The Only 6 Rules of Frugal Living You Need to Know

By Kentin Waits on 8 April 2016 4 comments

We humans have a knack for complicating the simplest of ideas. Our lives are filled with shortcuts that aren't short, tips and tricks that trip us up, and helpful hints that are anything but. The same is true when it comes to frugality. Let's scrap all the circular talk and bottom-line it. Here are the only six rules of frugal living you need to know.

1. Know Your Money

By whatever means necessary, become ridiculously well-acquainted with how much you earn, how much you spend, and where every dollar goes. It's the foundation of frugal living. Without this baseline knowledge, successful budgeting and saving will always be out of reach.

2. Live Below Your Means

Living within your means is a great start, but living below your means is where the real magic happens. The surplus it generates is the capital for saving and investing and the fuel behind long-term wealth building. If you're unable to run a surplus a majority of the time — either by cutting expenses or growing your income — you'll never get ahead of the game.

3. Know the Difference Between Spending and Investing

Spending and investing might feel like the same thing, but they're completely different animals.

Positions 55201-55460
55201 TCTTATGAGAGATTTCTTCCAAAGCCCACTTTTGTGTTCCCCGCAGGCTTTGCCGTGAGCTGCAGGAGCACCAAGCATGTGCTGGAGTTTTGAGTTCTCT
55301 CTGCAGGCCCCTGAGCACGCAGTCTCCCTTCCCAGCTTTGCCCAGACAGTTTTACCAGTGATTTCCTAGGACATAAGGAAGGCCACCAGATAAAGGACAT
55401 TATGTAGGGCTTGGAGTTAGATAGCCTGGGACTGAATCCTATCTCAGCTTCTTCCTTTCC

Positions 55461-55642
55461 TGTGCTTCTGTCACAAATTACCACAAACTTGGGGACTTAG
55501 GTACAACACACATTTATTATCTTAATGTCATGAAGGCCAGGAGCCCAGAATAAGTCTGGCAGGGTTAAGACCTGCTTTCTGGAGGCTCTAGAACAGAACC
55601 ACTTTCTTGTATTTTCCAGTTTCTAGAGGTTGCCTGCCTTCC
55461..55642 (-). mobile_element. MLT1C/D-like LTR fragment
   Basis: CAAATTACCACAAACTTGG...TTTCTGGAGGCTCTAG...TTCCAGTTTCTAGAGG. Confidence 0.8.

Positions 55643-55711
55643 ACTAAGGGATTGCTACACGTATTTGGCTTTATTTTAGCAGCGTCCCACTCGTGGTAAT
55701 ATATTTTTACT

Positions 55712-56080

Investing is the outlay of cash in exchange for a tangible asset (think job training, a primary residence, or shares in a mutual fund). Spending, on the other hand, is the outlay of cash for something that will likely depreciate in value and not provide any long-term benefit (think dinners out or a new summer wardrobe).

Being frugal doesn't mean you always have choose investing over spending (after all, spending is part of living), but it does require that you understand the difference and know how to put your income to work a majority of the time.

4. Buy for Quality

Frugality isn't about always buying the cheapest product; it's about diligently seeking out the best value. Sometimes that means choosing quality over price. A pair of shoes that cost $20 might seem like a great deal, but they're not if you have to replace them every three months. A $75 pair that will last two or three years will be a far better value in the long run.

5. Avoid Consumer Debt

Frugal folks know it: Interest on consumer debt is a tax people pay for living beyond their means. And while a credit card can save the day from time-to-time, embracing easy credit as a way to pad your lifestyle can have disastrous consequences. Interest and other charges will bleed your budget and choke your chances at real financial security. (See also: The Fastest Method to Eliminate Credit Card Debt)

6. Know the Difference Between a Want and a Need

As I write this, there are throngs of advertisers plotting new ways to help consumers confuse wants and needs. It's big business. In reality, our needs are fairly straightforward (nourishing food, secure shelter, good healthcare, etc.).

But what about that self-cleaning, solar-powered, lavender-infused kitty litter box that you can control with your smartphone? What sort of primitive existence would you be reduced to without this life-changing gadget?